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17 CHAPTER 2 Know Thy Self; the African Union and the Need for African-Centred Education Baba Amani Olubanjo Buntu INTRODUCTION Education in Africa is faced with many challenges. According to UNESCO’s EFA Global Monitoring Reports, the main challenges include gender disparity , low enrolment rates for primary education, high numbers of illiteracy, shortage of qualified teachers, high drop-out rates and low teacher to student ratios.1 Further we know that African primary school enrolment and literacy rates are among the lowest in the world, that many children do not have access to school, that many schools cannot provide education to facilitate even the most basic skills and that many children lose their teachers to AIDS. In addition, there are high percentages of skills flight, in which specialists get recruited to work outside their country of origin. Largely, in post-colonial Africa education has meant the teaching of appropriated information which often is centred in core realities outside of the African continent. Few countries have embarked on teaching methods and developed material that extensively cover African history, culture, philosophy , science and development. The African Union, in its quest to unify the continent, has a critical role to play in advancing education rooted in Africa’s rich past, challenging the present and offering a future of many possibilities. This paper will look at the potential in seeing education as a transmission process – where new knowledge derives from indigenous knowledge – particularly in light of African advancement. In what way can African education draw directly from its own historical and cultural roots to ensure that education truly becomes a liberating process, both for the individual and the societies ‘the educated’ is supposed to serve? Noting that, traditionally , education in Africa used to be intrinsically interwoven with culture, spirituality and scientific knowledge, the paper will investigate some approaches to African centred education, as a means to return to an ancient principle articulated in the idiom ‘Know Thy Self’. 18 CHAPTER 2 THE PURPOSE OF EDUCATION AND KNOWLEDGE ‘Education is the key’. This has become a common phrase, but the question of what kind of door this proverbial key is supposed to open is often neglected. The question of challenges to education in Africa exposes a need to carefully examine the quality and relevance of contemporary education. Do educational institutions equip young women and men with skills to appropriately apply knowledge to find solutions to African problems? Does the current education system liberate the minds of young Africans and unveil the latent talents they harbour? Is the ideological focus of education centred in African realities? Without getting into a lengthy deliberation about definitions, it will serve this discussion well to articulate what is meant by education and knowledge. Zulu has introduced a brief, functional definition which we will lean on here. He sees education as ‘the transmission of values and the accumulation of knowledge within a society’.2 This, in his view, positions education as an investment for the expansion of human culture. Knowledge, however, ‘is a state of knowing or understanding, gained or retained through experience or study’.3 Both education and knowledge, therefore, impact on each other. What is known and understood in a society is essentially an outcome of education. And education will, in turn be an institutional tool for dissemination of what is known and understood. In a broad context, education is not only limited to theoretical knowledge and technology-related skills. It is also the transmission of values, communication, traditions and consciousness leading to human development. Hence, education, within a society, serves critical functions. Dr Na’im Akbar has advanced four main functions of education, by which we can evaluate its effectiveness: ■ To provide identity: as a process in which the individual is assisted in achieving full humanity ■ To transmit a legacy of competence: as a process of self-affirming information for the individual to see her/his as part of a history of innovation and possibilities ■ To transmit acquired immunities: as a process of resilience for the individual to adopt skills to be implemented when faced with threats, opposition and attack ■ To develop a shared vision: as a process in which the individual is involved in a common destiny where she/he can achieve their highest potential as part of a community of excellence.4 Having been subjected to enslavement and colonialism with after-effects on all levels of society and human life, it becomes clear that African education must be able to...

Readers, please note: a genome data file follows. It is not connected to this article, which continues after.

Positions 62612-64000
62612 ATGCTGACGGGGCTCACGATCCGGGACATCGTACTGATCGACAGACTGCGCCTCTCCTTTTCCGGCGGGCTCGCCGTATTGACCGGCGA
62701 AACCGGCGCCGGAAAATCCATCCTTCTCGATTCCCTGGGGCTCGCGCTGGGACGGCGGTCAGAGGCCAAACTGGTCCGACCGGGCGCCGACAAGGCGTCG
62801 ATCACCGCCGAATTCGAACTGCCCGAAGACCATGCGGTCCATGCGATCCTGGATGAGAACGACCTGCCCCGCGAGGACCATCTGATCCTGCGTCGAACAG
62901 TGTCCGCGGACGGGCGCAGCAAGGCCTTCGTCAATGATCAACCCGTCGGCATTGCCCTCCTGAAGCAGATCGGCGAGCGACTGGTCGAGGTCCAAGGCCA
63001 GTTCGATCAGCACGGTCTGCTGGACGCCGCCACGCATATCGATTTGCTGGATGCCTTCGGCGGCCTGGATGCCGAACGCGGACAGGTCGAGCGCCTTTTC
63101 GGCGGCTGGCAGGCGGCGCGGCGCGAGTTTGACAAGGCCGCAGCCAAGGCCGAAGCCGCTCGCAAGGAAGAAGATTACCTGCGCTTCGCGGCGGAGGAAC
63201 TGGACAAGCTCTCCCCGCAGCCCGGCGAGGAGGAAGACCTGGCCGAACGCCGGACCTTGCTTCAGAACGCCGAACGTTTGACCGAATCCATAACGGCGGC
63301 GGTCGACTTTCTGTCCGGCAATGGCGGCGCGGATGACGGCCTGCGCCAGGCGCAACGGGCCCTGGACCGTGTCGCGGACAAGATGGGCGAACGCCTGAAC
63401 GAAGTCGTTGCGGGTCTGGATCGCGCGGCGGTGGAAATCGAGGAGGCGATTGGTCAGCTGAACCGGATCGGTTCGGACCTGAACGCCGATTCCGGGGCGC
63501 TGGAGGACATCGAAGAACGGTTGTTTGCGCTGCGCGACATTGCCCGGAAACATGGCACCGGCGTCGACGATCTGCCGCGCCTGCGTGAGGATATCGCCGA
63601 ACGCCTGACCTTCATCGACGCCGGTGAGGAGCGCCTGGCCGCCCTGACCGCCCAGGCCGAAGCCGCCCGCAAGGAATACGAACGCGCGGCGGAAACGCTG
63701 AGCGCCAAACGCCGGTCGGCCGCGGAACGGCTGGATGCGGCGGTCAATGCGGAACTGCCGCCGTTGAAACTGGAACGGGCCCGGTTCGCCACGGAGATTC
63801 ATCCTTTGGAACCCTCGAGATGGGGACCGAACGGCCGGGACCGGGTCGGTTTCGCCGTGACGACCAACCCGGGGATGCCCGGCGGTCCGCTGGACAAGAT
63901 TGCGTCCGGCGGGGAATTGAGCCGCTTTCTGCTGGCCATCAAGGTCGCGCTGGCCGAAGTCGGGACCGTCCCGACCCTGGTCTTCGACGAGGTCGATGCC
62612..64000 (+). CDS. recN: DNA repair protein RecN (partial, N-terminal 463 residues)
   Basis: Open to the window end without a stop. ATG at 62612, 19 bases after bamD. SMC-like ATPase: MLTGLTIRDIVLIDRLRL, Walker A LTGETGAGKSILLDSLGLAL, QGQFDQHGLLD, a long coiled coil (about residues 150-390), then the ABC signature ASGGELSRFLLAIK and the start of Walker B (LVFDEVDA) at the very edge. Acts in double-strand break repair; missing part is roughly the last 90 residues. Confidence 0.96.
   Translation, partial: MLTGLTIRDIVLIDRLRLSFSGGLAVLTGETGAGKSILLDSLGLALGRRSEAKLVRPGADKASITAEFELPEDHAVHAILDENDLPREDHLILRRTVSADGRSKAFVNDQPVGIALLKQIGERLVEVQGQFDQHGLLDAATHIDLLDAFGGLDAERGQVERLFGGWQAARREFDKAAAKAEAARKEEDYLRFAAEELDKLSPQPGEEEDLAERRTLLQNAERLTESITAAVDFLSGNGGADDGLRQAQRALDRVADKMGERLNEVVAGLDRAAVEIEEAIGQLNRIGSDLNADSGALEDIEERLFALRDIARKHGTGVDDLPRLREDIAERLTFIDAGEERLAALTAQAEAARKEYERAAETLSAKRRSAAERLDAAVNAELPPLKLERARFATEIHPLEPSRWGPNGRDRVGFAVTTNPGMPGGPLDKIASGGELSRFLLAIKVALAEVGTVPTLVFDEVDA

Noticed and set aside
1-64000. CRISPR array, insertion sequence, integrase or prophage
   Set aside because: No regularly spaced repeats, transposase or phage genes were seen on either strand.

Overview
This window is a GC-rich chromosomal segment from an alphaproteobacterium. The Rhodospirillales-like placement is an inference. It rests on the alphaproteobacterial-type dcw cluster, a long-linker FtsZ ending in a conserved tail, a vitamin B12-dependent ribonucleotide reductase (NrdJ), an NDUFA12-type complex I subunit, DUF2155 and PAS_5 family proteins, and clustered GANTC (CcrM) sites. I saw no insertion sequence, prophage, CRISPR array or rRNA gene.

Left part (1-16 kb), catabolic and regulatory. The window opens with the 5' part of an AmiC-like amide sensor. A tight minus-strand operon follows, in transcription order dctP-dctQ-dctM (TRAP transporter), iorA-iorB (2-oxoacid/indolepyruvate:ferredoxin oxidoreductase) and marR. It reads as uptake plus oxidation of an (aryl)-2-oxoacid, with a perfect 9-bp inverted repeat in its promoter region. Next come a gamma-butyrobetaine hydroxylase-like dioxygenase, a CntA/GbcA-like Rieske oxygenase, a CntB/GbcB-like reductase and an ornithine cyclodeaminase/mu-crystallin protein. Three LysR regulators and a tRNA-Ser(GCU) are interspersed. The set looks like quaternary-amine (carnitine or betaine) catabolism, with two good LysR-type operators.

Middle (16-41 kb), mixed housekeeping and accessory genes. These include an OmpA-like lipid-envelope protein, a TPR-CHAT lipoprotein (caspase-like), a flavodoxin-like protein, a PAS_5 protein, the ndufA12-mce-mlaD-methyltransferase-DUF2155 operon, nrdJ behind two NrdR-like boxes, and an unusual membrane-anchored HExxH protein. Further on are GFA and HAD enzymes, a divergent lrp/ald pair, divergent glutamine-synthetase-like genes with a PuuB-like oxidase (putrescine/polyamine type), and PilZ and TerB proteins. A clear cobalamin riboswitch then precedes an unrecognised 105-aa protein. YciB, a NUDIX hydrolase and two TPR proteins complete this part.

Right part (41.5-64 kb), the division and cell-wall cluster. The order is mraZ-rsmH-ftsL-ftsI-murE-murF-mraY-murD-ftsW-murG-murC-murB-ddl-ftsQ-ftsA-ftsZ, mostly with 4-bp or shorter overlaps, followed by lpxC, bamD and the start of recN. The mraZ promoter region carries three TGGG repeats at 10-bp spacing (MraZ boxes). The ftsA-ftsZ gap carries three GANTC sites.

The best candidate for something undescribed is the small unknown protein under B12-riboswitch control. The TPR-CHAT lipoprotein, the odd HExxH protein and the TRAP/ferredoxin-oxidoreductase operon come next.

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Additional Information

ISBN
9780798304054
Related ISBN
9780798303873
MARC Record
OCLC
870684317
Pages
564
Launched on MUSE
2014-02-18
Language
English
Open Access
No
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